Texas has one of the highest “justice-involvement” rates in the country, largely because of the ranks of people on community supervision—i.e., probation and parole—have increased dramatically in the past several decades. Texas’s community supervision rate of 2,328 per 100,000 people is about one-third higher than the national rate, and the highest of any of its neighboring states.
Yet, community supervision too often fails in its primary goal of rehabilitating offenders and reintegrating them into society. The result is a cycle of crime and punishment for many of Texas’s justice-involved people. It’s time to transform probation and parole into institutions that more effectively rehabilitate people, keep our communities safer, and avoid costly reincarceration episodes.
The major cause of the exploding justice-involved population is re-incarcerations of people on community supervision. Other states have taken creative approaches to ending the cycle of re-incarceration that many probationers and parolees experience. One promising variety of community supervision reform is “Performance Incentive Funding” (PIF) which rewards probation and parole departments for successfully rehabilitating people on community supervision.
We recommend that Texas establishes performance-incentive funding for probation and parole offices.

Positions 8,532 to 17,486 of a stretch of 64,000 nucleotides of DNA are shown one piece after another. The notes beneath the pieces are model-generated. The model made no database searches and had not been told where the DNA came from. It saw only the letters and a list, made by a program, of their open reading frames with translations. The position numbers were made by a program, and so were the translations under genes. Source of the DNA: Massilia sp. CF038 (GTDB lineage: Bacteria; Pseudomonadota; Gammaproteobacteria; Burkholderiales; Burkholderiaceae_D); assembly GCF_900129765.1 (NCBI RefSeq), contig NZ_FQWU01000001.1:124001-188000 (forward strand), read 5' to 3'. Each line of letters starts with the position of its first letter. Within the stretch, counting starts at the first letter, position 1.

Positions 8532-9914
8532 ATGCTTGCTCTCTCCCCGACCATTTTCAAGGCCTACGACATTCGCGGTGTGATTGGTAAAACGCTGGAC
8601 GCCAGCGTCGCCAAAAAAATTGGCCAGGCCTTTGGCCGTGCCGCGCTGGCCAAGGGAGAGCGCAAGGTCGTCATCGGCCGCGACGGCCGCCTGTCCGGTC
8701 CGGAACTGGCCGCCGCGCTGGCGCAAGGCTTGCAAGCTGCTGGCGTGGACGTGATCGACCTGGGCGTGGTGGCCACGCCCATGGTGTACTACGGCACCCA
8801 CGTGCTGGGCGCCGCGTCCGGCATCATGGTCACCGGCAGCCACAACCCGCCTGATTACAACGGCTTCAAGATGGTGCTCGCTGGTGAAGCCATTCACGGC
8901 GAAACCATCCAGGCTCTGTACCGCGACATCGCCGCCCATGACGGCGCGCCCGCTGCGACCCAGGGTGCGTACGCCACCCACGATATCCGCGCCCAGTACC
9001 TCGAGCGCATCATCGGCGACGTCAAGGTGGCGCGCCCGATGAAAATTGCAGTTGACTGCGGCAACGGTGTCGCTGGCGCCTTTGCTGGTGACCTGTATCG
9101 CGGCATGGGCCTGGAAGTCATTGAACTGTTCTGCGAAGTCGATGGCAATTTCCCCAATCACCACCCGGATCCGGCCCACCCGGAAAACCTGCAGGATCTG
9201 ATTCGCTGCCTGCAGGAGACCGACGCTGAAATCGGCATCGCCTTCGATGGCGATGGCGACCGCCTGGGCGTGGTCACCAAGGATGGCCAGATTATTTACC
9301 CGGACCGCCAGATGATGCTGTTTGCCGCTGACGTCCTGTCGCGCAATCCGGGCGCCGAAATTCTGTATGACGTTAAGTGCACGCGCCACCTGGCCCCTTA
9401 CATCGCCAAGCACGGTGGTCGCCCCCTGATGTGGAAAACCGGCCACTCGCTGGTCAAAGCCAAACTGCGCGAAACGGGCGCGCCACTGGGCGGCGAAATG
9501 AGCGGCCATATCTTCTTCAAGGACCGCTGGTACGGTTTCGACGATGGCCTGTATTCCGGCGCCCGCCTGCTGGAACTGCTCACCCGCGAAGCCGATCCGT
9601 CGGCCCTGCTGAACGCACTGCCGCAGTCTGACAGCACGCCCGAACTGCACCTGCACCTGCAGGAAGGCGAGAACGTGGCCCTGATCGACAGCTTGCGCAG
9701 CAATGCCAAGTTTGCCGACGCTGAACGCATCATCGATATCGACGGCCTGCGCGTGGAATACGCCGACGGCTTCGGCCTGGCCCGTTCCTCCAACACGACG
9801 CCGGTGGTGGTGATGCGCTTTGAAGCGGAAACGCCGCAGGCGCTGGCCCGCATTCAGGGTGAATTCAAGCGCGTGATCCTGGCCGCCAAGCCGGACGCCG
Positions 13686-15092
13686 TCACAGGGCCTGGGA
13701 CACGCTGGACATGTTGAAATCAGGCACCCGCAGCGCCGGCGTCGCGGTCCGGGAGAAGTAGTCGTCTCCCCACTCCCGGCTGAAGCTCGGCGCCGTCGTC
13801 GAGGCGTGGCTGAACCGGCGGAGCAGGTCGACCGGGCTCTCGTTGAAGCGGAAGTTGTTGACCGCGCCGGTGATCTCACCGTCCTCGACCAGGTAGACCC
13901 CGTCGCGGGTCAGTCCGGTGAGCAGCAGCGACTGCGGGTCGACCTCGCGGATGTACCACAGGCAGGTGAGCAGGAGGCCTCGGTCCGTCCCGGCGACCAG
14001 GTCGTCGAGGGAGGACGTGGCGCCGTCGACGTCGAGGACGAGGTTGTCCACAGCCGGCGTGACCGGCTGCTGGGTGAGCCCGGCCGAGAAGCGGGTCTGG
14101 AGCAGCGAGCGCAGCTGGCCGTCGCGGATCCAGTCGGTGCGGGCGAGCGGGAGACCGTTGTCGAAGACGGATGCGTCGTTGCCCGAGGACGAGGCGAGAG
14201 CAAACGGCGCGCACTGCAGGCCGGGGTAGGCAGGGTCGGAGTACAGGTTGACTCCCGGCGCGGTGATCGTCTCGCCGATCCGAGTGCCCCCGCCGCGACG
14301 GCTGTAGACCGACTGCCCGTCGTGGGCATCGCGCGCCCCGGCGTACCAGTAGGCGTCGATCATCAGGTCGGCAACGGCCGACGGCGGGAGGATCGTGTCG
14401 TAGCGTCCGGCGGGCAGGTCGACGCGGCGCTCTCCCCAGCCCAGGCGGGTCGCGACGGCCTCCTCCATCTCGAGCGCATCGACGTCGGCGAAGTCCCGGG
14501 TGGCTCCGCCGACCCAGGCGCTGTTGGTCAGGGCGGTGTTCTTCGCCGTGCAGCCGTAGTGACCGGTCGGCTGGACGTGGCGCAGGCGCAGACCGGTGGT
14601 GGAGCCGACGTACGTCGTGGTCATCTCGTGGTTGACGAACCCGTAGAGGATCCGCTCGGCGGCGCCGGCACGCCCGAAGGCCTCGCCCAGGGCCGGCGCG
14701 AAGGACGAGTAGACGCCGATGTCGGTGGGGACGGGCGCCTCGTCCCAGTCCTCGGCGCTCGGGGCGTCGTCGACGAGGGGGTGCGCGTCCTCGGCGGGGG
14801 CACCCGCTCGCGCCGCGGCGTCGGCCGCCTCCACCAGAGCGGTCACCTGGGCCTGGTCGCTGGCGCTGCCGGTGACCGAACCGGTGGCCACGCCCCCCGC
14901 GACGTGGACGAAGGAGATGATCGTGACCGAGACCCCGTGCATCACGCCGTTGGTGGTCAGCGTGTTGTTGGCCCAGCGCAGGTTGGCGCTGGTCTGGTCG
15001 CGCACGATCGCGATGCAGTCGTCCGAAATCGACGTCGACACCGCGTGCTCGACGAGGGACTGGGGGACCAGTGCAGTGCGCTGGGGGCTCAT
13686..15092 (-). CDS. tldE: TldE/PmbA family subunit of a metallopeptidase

• An incentive program would entitle probation or parole offices to additional funding if they reduce the percentage of felony probationers/parolees they return to prison for technical violations or reoffending compared to the historical rate for that jurisdiction.
• Successful offices would get a percentage of the projected savings on each individual not returned, based on the estimated marginal cost of the time that person would have spent in prison.
• Those savings would then be re-invested to better fund rehabilitation programs, hirer more officers, or even give bonuses, ideally promoting a virtuous cycle where the best methods can be expanded upon.
By capping probation terms and realigning incentives so that probation and parole offices are rewarded for reducing re- incarceration rates, Texas can help thousands stay out of the justice system and start productive new lives, while saving taxpayer dollars.